Researchers using magnetic field to guide stem cells

A new discovery in medical research could help patients in Washington with traumatic brain injuries. Researchers from the University of Maryland and the Veterans Affairs Maryland Health Care System have found a way to deliver stem cells to injured areas of the brain using a magnetic field. Although the method has only been tested on rats, researchers believe magnetic cell targeting is very promising.

Previously, medical researchers had been attempting to treat traumatic brain injuries using stem cell therapy without magnets. The problems they had using stem cell therapy on the central nervous system was that the stem cells did not always reach the injured parts of the brain, and there was a risk of intracranial hemorrhage.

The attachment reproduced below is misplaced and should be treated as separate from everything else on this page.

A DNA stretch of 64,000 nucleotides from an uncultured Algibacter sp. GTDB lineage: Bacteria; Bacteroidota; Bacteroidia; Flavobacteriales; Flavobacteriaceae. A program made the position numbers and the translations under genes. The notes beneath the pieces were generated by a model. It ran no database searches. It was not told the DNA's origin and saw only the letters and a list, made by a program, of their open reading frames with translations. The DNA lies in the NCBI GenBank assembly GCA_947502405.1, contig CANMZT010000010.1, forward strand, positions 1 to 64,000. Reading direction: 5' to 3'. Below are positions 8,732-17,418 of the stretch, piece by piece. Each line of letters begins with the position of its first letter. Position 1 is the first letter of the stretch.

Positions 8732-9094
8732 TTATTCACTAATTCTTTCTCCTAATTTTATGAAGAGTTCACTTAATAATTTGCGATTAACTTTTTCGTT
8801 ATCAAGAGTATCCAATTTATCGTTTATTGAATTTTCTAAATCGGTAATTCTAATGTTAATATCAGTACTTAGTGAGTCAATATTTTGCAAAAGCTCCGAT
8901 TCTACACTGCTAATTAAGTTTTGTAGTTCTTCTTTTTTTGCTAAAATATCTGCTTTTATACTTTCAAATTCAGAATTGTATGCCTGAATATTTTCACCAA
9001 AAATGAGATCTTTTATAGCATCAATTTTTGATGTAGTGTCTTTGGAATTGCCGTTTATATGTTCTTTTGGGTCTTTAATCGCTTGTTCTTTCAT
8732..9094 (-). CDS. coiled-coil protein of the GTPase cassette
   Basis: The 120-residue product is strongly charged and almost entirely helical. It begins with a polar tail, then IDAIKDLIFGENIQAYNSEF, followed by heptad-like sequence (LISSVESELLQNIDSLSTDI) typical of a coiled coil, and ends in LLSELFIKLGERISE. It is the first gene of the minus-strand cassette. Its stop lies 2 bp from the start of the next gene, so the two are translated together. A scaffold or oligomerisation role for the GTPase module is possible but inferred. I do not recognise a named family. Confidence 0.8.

Researchers are now labeling human neural progenitor cells with iron-oxide nanoparticles and using a magnetic field to guide them towards injury sites in the brain. The magnetic field allows scientists to specifically target the areas that they want the stem cells to go towards. There are still a lot of important questions that haven’t been answered in the research. Scientists do not know what will happen to the stem cells once the magnetic field is removed, and they do not know what effect stronger magnetic fields could have on the stem cells.

A person who is suffering from a serious brain injury right now may not be able to benefit from new treatment methods for many years. In the meantime, those with brain damage may suffer from a significant drop in income as they lose the cognitive abilities that they once had. A lawyer may be able to help a person in this situation to pursue a claim for financial compensation from any parties whose negligent actions caused the injury.